Pubdate: Wed, 22 Dec 2010
Source: Richmond County Daily Journal (NC)
Copyright: 2010 Richmond County Daily Journal
Author: Philip D. Brown


Rockingham resident Perry Parks is continuing his mission to make
medical marijuana a reality in North Carolina as the president of the
state's foremost advocacy group for the issue.

Parks is hoping to use his experience as a decorated Vietnam veteran
and retired corporate safety director to further the issue through his
service with the North Carolina Cannabis Patents Network, which now
boasts more than 1,000 members. He previously served as the
organization's veterans outreach coordinator.

He said he is compelled to advocate for medical marijuana by the sheer
number of people who have an interest in using it as an alternative to
pharmaceutical drugs, which tend to have more dangerous side effects.

"The number of people who come to me in private and almost beg me to
continue this fight is amazing," Parks said. "My whole goal is to make
this medicine available to soldiers, especially those who suffer from
traumatic brain injuries due to IED attacks, and to people with
cancer, given its great potential for curing cancer in numerous
scientific studies."

One Richmond County woman's story particularly resonates with him,
spurning him on with the fight. She came to him and told him her
brother was diagnosed with cancer and used marijuana to treat his
nausea during chemotherapy, until he was arrested for possessing it.

She said he then stopped taking the medication, and eventually
succumbed to the cancer.

"They always say, 'Please don't mention my name,' but the stories are
numerous throughout this community and throughout the state," Parks

He said modern proponents of medical marijuana are constantly fighting
the antiquated "Reefer Madness" view of marijuana as a dangerous drug,
but science has shown it is actually much safer than many substances
that are accepted in mainstream culture.

"I don't want you to take my word for it - look at the science," Parks
explained. "Read these reports from legitimate news sources and look
at the scientific evidence, then either try to refute those findings
or accept them as fact."

Among the evidence Parks points to in support of medical marijuana are
a recent cover article on the medical cannabis industry, the recent
release of 10 years of clinical trials for medical marijuana conducted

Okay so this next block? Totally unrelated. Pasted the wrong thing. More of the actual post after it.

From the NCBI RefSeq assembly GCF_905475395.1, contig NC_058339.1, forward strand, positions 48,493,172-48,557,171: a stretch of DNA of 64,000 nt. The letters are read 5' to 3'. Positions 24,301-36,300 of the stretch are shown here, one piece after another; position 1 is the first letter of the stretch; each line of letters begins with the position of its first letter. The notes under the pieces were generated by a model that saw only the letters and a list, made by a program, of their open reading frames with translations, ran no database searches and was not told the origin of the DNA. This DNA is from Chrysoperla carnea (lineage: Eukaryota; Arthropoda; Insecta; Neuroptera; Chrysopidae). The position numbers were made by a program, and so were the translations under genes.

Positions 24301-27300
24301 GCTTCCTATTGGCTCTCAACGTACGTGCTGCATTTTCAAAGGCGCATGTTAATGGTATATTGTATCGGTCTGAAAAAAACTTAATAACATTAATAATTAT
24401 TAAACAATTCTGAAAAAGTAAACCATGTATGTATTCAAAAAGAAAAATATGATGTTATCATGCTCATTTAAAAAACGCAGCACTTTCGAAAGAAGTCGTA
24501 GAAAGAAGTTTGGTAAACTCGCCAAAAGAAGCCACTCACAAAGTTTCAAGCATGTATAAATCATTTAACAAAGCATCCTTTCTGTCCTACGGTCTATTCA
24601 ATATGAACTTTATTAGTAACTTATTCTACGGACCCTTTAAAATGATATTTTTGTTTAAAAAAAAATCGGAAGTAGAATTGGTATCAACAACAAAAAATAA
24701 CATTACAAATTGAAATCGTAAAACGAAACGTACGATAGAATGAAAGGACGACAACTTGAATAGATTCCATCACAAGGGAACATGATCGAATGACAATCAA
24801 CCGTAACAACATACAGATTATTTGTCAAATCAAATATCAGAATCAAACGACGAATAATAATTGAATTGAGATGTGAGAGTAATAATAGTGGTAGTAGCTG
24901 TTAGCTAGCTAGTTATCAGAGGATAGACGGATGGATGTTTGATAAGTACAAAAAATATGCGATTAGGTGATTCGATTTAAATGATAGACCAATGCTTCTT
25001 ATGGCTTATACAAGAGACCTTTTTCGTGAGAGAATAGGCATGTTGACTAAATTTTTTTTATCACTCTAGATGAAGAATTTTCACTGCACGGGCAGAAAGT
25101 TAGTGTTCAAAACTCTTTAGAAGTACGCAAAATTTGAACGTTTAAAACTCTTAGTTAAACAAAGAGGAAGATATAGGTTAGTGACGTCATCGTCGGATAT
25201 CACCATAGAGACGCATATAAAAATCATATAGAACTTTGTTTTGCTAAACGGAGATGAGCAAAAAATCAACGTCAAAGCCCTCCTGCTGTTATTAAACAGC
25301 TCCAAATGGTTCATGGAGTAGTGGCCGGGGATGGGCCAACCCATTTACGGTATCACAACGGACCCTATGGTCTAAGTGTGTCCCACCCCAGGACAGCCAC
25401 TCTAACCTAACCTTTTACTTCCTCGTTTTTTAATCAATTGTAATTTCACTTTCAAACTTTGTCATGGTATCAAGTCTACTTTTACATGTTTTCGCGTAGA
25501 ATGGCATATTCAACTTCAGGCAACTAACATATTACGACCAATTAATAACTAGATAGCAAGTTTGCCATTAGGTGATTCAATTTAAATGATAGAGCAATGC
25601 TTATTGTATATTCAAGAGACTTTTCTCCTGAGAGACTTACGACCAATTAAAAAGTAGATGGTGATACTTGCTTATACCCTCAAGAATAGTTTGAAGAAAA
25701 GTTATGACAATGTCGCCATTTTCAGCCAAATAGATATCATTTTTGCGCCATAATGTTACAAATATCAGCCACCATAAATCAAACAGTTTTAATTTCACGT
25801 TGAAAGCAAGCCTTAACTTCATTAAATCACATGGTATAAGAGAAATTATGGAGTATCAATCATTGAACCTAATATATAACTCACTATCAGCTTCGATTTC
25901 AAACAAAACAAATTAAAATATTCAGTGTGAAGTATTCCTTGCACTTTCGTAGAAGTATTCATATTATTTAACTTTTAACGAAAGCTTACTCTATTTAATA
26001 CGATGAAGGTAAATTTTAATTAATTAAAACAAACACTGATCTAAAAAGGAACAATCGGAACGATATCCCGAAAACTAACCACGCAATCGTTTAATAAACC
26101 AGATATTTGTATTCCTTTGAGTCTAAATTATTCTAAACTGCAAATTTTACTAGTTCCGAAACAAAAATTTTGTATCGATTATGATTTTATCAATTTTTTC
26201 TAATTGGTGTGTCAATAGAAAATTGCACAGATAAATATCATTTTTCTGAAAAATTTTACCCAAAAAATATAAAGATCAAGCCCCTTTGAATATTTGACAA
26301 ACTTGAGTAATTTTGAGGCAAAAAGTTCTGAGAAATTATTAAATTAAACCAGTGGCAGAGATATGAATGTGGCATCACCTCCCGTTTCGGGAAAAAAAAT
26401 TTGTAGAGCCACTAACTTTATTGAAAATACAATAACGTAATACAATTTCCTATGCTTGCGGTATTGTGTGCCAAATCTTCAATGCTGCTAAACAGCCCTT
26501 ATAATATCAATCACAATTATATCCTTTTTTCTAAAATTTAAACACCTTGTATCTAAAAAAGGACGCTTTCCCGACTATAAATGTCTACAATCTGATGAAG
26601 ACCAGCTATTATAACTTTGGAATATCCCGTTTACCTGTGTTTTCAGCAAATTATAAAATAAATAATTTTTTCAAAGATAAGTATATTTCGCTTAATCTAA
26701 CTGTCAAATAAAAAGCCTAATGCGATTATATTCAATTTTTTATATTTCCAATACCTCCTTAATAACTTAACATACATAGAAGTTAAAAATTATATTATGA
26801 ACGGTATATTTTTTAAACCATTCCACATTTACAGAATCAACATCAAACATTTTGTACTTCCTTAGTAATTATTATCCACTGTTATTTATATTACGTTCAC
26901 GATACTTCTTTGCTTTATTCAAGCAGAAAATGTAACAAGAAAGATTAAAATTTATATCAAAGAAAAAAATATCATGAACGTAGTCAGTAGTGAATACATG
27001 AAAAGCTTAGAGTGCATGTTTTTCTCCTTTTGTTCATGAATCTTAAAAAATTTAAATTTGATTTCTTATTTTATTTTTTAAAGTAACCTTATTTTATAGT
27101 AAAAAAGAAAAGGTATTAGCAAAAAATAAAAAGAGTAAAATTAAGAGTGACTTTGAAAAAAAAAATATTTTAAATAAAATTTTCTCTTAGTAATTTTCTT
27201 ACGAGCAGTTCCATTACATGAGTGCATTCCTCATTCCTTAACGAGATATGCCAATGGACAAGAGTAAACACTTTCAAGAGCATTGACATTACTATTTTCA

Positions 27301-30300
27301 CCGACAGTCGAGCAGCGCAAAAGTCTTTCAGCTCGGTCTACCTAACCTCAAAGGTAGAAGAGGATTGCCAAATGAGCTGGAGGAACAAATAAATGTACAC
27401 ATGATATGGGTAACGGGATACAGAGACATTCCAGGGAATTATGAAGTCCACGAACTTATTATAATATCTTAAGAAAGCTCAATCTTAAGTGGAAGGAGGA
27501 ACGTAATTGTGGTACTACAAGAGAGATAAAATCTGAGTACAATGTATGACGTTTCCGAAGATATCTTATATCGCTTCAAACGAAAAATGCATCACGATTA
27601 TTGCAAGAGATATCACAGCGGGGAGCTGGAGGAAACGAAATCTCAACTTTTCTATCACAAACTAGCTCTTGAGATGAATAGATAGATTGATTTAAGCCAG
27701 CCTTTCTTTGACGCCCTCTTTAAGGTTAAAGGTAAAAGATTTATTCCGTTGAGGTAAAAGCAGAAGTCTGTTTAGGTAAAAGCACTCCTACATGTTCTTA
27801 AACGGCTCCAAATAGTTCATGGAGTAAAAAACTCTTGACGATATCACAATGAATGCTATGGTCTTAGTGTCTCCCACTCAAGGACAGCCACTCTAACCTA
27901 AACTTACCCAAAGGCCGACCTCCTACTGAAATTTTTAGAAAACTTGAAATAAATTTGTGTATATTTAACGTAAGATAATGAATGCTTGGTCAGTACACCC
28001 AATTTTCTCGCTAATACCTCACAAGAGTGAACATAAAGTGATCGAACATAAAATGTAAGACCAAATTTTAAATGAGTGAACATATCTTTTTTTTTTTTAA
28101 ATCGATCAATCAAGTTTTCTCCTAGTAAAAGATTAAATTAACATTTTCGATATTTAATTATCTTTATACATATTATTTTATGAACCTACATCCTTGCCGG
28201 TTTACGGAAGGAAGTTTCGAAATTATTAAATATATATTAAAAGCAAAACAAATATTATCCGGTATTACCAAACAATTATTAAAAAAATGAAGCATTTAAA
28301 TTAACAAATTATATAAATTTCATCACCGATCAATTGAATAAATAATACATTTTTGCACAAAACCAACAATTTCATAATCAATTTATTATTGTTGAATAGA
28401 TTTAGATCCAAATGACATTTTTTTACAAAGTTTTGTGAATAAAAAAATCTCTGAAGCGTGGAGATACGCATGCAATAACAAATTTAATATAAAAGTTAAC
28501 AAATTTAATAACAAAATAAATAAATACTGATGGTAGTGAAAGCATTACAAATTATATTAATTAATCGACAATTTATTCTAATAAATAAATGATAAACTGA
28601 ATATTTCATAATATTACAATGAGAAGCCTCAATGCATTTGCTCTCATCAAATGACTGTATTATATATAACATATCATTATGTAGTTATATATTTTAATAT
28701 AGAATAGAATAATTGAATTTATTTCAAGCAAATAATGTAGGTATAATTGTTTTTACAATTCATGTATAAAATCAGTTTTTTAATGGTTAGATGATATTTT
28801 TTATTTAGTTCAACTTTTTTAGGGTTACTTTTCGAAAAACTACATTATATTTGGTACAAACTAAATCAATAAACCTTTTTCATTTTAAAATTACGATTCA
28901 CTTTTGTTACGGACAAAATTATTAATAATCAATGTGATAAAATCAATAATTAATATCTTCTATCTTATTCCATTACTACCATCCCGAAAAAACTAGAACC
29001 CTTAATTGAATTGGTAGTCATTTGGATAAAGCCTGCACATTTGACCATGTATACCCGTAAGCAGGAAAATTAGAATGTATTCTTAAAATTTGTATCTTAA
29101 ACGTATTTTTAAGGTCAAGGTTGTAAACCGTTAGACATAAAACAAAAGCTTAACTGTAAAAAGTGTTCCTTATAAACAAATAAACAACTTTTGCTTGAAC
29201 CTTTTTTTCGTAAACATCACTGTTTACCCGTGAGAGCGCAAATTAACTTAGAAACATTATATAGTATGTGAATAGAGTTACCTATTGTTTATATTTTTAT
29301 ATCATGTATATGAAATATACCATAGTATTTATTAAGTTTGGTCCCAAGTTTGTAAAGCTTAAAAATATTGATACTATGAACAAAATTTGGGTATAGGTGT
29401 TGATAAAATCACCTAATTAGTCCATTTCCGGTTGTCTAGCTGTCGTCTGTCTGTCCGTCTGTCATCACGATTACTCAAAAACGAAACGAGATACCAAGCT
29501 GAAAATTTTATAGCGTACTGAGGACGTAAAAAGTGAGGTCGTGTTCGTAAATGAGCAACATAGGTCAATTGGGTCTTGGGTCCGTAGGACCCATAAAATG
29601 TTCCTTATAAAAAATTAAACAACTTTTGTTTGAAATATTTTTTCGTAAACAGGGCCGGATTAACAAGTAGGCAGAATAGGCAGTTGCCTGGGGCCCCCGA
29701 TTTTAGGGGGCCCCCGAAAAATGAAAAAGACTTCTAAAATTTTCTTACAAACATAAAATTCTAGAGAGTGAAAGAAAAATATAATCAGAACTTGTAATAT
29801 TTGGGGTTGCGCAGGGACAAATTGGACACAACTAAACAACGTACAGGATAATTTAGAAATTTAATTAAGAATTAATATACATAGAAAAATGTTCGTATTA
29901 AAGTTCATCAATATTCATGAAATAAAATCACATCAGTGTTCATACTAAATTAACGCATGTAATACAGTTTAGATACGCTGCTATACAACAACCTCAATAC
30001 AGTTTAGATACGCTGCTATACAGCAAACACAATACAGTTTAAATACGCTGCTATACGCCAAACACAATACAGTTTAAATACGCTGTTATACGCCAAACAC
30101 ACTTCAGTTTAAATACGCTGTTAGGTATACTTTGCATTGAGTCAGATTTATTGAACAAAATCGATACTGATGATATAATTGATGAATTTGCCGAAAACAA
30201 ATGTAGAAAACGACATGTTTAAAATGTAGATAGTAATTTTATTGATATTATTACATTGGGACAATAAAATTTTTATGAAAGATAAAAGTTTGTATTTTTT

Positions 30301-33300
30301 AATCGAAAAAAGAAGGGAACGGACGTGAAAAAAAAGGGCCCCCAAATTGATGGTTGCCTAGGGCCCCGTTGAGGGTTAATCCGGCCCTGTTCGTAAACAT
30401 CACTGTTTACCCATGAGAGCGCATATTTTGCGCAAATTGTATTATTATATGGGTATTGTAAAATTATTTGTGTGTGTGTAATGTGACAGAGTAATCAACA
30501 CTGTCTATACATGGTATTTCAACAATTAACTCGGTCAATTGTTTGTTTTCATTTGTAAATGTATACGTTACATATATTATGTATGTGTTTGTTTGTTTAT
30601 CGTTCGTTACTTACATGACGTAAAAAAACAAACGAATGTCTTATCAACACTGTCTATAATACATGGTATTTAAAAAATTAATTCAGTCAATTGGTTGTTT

by the University of California's School of Medicine and many more
pieces of evidence marijuana has been falsely demonized by authorities
over the years.

Medical marijuana has seen some progress in the state over the past
couple of years.

Parks testified before the North Carolina House of Representatives
Health Committee on the benefits of it in support of a bill introduced
two years ago in the General Assembly. That bill eventually made it
out of the health committee, but stalled before reaching the floor for
a vote.

He said NCCPN is currently in contact with multiple legislators, and
expects to have as many as seven co-sponsors when the bill is
re-introduced this year.

The organization is also fighting to keep Michelle Leonhart from
assuming the mantle of U.S. Drug Enforcement Administration
administrator, because of a track record of ignoring scientific
evidence related to medical marijuana. She has been acting in that
capacity since 2007, but is yet to be confirmed by Congress.

The ultimate goal would be to have marijuana re-scheduled by the
federal government from a Class I narcotic, which means it has no
medicinal value whatsoever. Even opiate-based pain medications aren't
scheduled this harshly.

In the federal Veteran's Administration, Parks said there is already a
move to look at medical marijuana from an objective point-of-view, and
the agency recently reversed a policy of cutting off pain medication
for those who test positive for marijuana.

"(The Obama Administration), unlike the last administration, promised
its policy would be guided by science and not by pre-conceived
notions," Parks said. "We need to hold them to their word."

Parks cautions that he is not fighting to make marijuana readily
available to young adults, but to those who are suffering and would
use it as a medication.

"It is absolutely wrong to use any powerful medication while your
brain is still forming, unless advised to do so by a doctor," he said.

For more information, visit the North Carolina Cannabis Patient's
Network Web site at, or Park's personal Web site at
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